But specific to the $7500, that Tesla and GM have shot their wad gives an advantage to the others, which is a good thing since adoption rates and economies of scale are critical to switching to electric cars. Seems unfair, and frankly it was unfair when the only cars on the market were $100,000 Teslas that only the rich could afford. But now it makes even more sense, big picture.
You like it, fund it with your own money. Giving wealthy people incentives to purchase cars they don't need is gross and idiotic.
 

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I don't really want a new Bolt EV or Bolt EUV with the slow charging rate and FWD only, I am hoping that any new tax break on GM and Tesla will force their competition to lower prices making them more affordable. I would love to have a 300+ mile vehicle that charges at 150+ KW to fairly high in the SOC range for the new Bolt EV prices.

Keith
 

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I don't really want a new Bolt EV or Bolt EUV with the slow charging rate and FWD only, I am hoping that any new tax break on GM and Tesla will force their competition to lower prices making them more affordable. I would love to have a 300+ mile vehicle that charges at 150+ KW to fairly high in the SOC range for the new Bolt EV prices.

Keith
And I'd like to fly a Unicorn to work too. I think that what we both want are equally unlikely. The Audi E-tron accomplishes 150 kW to high SOC ranges by essentially reserving 20% of the raw battery capacity, charging up to 80%, and calling it 100% SOC in the car. Wouldn't it be smarter to release the actual 100% for more effective range, then only charge up to a 80% first/second taper on road trips?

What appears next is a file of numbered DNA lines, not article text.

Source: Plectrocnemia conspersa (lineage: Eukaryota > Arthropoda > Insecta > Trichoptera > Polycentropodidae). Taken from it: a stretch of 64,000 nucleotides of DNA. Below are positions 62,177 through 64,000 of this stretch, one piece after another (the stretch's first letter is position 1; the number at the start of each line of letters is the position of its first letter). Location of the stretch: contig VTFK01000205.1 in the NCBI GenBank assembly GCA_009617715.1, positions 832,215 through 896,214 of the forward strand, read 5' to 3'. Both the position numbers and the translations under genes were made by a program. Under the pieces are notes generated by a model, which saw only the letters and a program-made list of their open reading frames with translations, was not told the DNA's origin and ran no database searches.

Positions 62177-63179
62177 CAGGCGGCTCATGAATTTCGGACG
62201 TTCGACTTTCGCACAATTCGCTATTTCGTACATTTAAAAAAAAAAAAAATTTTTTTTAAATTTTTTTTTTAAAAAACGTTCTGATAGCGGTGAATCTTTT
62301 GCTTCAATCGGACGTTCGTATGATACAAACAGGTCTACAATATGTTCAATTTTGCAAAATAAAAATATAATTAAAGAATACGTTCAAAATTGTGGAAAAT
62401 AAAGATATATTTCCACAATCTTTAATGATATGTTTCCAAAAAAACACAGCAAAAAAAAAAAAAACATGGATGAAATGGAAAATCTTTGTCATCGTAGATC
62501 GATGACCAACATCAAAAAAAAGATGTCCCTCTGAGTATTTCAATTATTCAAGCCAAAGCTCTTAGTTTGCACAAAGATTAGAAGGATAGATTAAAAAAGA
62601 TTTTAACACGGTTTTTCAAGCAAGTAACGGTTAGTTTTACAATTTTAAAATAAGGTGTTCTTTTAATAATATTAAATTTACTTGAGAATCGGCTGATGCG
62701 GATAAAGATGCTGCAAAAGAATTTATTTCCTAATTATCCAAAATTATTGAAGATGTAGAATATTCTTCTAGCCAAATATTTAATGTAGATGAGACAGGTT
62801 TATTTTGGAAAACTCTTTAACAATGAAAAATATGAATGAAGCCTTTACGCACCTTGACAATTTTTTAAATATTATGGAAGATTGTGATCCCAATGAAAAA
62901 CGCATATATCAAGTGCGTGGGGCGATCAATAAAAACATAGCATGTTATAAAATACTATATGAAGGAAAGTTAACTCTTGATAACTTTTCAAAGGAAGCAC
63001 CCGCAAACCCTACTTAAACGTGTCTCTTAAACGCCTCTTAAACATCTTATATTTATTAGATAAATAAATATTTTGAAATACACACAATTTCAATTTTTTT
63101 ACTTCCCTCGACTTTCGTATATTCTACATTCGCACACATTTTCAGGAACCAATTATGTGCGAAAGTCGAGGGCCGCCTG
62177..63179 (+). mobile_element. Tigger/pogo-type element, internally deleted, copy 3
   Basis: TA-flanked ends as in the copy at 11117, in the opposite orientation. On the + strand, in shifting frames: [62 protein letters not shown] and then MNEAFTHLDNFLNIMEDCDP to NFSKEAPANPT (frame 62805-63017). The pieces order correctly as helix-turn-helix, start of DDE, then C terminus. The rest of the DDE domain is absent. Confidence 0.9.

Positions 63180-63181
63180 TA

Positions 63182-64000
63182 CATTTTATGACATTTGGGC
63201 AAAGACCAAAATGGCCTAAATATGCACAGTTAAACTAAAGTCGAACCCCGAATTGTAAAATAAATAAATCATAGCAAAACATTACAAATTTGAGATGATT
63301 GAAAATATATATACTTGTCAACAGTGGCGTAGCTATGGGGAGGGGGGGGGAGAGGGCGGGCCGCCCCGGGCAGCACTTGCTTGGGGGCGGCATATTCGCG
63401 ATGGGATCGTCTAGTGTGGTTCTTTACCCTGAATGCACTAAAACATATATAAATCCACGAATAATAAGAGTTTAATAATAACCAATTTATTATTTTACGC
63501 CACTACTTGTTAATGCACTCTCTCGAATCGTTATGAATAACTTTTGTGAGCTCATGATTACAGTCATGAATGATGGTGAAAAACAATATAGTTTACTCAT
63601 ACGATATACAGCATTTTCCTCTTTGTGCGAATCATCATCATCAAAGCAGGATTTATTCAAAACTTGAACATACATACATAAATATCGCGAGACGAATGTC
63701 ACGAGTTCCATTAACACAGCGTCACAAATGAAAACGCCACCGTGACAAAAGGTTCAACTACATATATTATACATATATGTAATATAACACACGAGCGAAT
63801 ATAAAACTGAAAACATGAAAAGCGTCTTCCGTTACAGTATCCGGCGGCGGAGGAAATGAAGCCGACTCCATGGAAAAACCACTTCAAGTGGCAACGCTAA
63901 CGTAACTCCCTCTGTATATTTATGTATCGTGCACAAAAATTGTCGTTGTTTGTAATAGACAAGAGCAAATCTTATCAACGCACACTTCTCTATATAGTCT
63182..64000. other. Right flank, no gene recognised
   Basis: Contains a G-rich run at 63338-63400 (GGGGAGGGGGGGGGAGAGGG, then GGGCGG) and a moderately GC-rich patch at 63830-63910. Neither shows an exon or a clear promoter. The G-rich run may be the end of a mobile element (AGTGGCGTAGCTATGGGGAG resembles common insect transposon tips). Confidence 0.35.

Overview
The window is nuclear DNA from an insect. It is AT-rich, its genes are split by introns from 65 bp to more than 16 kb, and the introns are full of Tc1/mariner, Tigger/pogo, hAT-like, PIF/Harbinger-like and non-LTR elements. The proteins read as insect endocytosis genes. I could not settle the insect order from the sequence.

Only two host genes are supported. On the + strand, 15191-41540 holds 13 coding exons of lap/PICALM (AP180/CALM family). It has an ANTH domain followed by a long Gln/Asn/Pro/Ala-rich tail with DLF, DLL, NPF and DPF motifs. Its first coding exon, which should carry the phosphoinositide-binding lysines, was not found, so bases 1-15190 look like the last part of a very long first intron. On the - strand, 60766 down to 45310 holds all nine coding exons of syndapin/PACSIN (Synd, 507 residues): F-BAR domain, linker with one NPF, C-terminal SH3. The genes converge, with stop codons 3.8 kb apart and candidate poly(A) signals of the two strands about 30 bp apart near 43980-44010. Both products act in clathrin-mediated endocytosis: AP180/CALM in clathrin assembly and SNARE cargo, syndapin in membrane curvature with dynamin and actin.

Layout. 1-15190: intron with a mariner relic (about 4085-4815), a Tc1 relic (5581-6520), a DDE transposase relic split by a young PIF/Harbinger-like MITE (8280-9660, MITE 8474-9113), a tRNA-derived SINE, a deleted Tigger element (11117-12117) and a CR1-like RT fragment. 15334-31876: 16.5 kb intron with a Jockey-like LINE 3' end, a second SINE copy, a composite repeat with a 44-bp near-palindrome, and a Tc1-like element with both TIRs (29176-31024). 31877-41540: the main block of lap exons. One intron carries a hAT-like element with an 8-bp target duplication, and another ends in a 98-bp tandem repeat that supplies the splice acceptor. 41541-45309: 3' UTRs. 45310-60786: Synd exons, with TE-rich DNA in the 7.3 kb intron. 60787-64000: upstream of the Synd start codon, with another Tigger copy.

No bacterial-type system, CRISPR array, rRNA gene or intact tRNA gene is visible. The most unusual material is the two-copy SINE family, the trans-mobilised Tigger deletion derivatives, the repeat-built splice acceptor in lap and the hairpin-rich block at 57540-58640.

The two things that folks generally want: range and charging speed, are at direct odds with the third thing most want: decent prices. Bolts are selling new in the low $20K range precisely because they don't have 300 miles of range and don't charge at 150 kW.

ga2500ev
 

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And I'd like to fly a Unicorn to work too. I think that what we both want are equally unlikely. The Audi E-tron accomplishes 150 kW to high SOC ranges by essentially reserving 20% of the raw battery capacity, charging up to 80%, and calling it 100% SOC in the car. Wouldn't it be smarter to release the actual 100% for more effective range, then only charge up to a 80% first/second taper on road trips?

The two things that folks generally want: range and charging speed, are at direct odds with the third thing most want: decent prices. Bolts are selling new in the low $20K range precisely because they don't have 300 miles of range and don't charge at 150 kW.

ga2500ev
The Ultium battery pack is cheaper to build than the Bolt EV battery pack. So tell me again the reason we don't have low cost 300+ mile fast charging Chevy's?

Keith
 

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The Ultium battery pack is cheaper to build than the Bolt EV battery pack. So tell me again the reason we don't have low cost 300+ mile fast charging Chevy's?

Keith
Because you have to have more battery capacity to support those goals. If the Ultium is 30% cheaper but you need 30% more battery to get the range and the charging speed, then it's a wash. That starts the spinning cycle of needing a larger vehicle to carry the batteries, which means that you'll need even more batteries to keep the range up.

Trying to improve range is a death cycle. The only way to win the game is really not to play.

Note that Ultium is going into a $110K Hummer and a $70K Lyriq. It may be 5 years from now before you see one in a $30K vehicle.
 

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FYI
I received this email from my local Chevy dealer when I asked about availability: